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every time!"

950 Ridge Rd., Ste. A6
Claymont, DE 19703


(Applies to diesel fuel as well as home heating oil)

Dealing with contaminated or degraded fuels and storage tanks

THE OLD WAY - Discard and replace with new fuel (AKA Pump and Dump)

In the past in order to deal with contaminated fuel, service companies would hire a waste oil company to come to the site along with the fuel delivery company. The tank is drained of the old fuel, then new fuel is added to the empty tank to stir up the sediment and then the fuel is pumped out. Then refill the entire tank with new fuel. (This wastes all the fuel that was in the tank as well as the new fuel put in the tank to flush the tank.) This was and is still a popular way to deal with degraded/contaminated fuel and fuel tanks. Some tanks have manway access allowing workers to physically enter the tank to clean it, expensive and un-necessary. Also many times the same fuel is returned to the tank and if not properly polished during this process fuel being returned to the tank will simply recontamination the tank. Many storage tanks have no manway access in fact they have limited access, therefore utilizing fuel polishing by an experienced reputable company that specializes in dealing with fuel oil and tank issues.

Below is an example of what the cost of replacing the fuel might cost:
(This wastes all the fuel that was in the tank as well as the new fuel put in the tank to flush For example: If you have a 7000 gallon fuel tank. Waste removal @ .15 per gal* = $1,050.00 (low estimated cost)

Fresh fuel to refill the tank @ 3.50 per gallon, an estimated quantity of fuel for a 7000 gallon = $24,500.00 Plus the tank either needs to be cleaned or flushed with a cleaning agent or fresh fuel that would also have to be disposed of, adding additional cost.

* Note: Disposing of high amounts of water, fuel emulsified with water or extremely contaminated fuel will cost significantly more.

In addition to the cost savings the tank cleaning and fuel polishing method is environmentally friendly, equipment runs cleaner (less harmful emissions), and more fuel efficient also very little fuel is wasted.

A few things to keep in mind

  1. Adding fuel additives will solve fuel issues. Most additives do work to some degree but many times they cause other issues, for example; adding a biocide will kill fungi, bacteria and microbes. The result is that when they die they simply fall to the bottom of the tank and eventually clogging the fuel filters.
  2. Adding fresh fuel to degraded or contaminated fuel to improve it, it will just contaminate the new fuel and new fuel isn’t always perfect.
  3. Adding additives that clam to remove water from fuel, most of these additives with help with minute amounts of water and will not dissipate large amounts of water. There is no acceptable amount of water in fuel, if water exists in the fuel tank it must be removed and properly treated.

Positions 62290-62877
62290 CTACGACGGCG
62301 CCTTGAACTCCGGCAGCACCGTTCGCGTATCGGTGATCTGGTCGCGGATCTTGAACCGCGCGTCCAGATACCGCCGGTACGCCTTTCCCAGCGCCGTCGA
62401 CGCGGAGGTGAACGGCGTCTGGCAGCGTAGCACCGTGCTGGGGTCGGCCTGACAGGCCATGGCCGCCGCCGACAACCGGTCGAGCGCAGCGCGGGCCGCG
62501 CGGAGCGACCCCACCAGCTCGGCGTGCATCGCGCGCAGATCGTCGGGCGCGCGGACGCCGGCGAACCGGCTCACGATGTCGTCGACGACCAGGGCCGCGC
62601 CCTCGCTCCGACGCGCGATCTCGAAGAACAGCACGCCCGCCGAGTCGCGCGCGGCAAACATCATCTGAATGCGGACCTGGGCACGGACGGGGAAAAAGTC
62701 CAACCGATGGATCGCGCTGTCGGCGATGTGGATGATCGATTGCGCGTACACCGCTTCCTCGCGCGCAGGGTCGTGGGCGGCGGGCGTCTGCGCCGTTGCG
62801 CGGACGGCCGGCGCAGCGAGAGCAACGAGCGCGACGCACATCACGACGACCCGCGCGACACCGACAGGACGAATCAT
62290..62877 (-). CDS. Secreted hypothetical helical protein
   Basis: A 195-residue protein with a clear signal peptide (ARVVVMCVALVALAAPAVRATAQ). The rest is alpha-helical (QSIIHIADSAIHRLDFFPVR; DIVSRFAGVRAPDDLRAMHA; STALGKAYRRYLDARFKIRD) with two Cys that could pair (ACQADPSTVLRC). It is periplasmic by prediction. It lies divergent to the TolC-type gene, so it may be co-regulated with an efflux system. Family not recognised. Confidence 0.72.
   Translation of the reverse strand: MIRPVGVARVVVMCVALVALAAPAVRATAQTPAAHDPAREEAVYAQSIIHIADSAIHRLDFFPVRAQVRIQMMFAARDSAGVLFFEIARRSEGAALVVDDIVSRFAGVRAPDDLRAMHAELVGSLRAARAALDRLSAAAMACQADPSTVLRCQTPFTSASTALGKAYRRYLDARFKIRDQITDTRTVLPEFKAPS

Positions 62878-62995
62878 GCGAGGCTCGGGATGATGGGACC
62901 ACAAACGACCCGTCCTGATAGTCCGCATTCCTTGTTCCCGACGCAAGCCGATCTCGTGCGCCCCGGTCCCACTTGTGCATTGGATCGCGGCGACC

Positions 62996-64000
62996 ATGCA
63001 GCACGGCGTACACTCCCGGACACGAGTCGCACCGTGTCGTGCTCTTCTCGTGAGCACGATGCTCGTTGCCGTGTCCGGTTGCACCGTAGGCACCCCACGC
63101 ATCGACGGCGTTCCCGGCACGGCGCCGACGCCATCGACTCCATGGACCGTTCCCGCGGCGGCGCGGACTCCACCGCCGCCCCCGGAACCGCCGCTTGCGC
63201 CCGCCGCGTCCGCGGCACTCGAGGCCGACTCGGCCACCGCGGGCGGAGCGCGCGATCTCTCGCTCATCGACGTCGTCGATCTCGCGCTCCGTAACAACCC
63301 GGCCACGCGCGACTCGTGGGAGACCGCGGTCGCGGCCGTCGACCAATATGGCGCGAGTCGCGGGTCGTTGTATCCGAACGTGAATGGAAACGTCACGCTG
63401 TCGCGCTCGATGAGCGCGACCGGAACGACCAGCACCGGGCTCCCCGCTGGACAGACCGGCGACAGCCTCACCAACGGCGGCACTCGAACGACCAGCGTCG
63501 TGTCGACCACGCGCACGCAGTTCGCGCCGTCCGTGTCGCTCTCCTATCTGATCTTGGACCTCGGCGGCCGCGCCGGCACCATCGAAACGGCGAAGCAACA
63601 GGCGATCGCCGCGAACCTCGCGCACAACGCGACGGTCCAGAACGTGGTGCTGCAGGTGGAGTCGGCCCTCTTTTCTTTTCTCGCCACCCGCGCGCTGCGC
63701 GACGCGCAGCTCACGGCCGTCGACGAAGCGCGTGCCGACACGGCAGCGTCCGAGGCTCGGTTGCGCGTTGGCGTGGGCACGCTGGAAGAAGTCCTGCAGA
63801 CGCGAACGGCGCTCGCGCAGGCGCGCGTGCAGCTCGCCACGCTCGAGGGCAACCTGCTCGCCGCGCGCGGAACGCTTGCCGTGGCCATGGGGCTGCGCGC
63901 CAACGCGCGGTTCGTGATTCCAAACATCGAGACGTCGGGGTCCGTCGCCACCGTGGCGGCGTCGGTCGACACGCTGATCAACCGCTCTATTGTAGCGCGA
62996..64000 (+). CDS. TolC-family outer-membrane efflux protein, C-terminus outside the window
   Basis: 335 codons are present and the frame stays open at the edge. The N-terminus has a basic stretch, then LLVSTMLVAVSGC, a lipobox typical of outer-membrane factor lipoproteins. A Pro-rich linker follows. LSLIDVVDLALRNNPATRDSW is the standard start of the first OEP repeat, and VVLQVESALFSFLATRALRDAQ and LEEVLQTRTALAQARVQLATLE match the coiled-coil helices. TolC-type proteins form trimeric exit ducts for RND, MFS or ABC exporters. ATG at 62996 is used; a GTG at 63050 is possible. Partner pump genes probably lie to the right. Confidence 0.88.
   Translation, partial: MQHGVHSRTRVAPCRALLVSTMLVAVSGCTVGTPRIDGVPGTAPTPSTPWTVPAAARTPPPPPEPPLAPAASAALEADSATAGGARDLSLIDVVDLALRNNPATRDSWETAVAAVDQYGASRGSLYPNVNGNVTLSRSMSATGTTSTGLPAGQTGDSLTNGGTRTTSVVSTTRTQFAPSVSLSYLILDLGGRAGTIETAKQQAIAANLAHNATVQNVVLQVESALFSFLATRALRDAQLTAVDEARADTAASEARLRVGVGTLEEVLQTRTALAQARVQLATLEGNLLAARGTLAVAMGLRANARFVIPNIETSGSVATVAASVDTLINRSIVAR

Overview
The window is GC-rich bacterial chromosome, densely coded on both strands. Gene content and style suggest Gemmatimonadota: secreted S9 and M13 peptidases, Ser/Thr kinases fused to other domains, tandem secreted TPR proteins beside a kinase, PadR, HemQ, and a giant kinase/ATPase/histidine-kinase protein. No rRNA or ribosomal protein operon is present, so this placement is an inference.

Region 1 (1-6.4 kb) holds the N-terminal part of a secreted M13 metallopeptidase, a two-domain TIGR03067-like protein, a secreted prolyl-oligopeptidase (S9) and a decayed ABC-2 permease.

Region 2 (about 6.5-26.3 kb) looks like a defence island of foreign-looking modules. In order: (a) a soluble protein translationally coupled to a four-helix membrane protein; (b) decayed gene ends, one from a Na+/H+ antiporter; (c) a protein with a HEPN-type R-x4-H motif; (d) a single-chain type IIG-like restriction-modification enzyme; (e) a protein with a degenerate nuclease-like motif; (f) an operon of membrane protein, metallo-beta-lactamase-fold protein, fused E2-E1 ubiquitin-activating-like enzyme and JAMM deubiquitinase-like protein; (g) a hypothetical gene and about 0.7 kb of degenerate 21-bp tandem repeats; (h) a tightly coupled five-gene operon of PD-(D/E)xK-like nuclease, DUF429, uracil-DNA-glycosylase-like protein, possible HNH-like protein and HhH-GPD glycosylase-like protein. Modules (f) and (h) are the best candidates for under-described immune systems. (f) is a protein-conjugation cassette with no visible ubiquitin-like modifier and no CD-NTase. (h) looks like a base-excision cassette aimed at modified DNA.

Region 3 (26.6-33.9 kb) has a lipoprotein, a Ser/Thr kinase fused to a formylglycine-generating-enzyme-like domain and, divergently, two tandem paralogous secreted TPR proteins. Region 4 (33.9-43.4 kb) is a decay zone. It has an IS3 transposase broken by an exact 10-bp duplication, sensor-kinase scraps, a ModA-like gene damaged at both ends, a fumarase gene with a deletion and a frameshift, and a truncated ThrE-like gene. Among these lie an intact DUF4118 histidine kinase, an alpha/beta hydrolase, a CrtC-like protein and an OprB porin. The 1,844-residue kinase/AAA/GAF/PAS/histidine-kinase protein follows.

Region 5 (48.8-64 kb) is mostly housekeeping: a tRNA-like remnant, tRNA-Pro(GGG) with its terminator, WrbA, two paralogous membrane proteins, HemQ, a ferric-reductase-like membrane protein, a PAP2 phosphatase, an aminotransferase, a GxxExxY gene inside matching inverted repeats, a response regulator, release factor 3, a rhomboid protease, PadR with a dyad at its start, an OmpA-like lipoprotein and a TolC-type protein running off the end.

4. It is a big misconception that because the fuel pickup doesn’t go all the way to the bottom of the tank that the fuel below the pickup doesn’t matter, it absolutely matters, sediment, sludge and water will eventually get picked up and clog filters.

We have many articles available about on the harmful effects of contaminated and derogated fuel on storage tanks, day tanks and fuel systems. Have questions about your fuel? Give us a call.


General Tank Cleaning Procedure In Phase One, bulk water and sludge are removed from the tank into a separate container for disposal. In Phase One the fuel bypasses the filter. The Separator/Coalescer and Algae-X Fuel Conditioner work in conjunction removing free water, sludge, and particulate, as small as 5 micron, from the tank. The system is not in a re-circulating mode. The fuel enters through Port 1 and exits through Port 2 into a separate waste container. Water and sludge are directly removed from the tank and collected in an appropriate container for disposal.

In Phase Two, the MTC system is in recirculating mode, continuously restoring, reconditioning and returning the fuel back to the tank. Phase Two will continuously remove free water and particles as small as 5 micron using only the water separator and Algae-X Fuel Conditioner. The fuel enters in Port 1 and returns back to the tank from Port 2. The fuel bypasses the filter, which will economize on consumable filter elements. Phase two will restore the fuel to a clear and bright condition.

In Phase Three, the MTC system is still in a recirculating mode. The fuel enters through Port 1 and exits through Port 3 back to the tank. In addition to the water separator and Algae-X Fuel Conditioner, this phase incorporates the water block/fine filter removing even invisible particles down to 3 micron, as well as entrained and emulsified water. Phase Three will restore the fuel to its optimal clear and bright condition.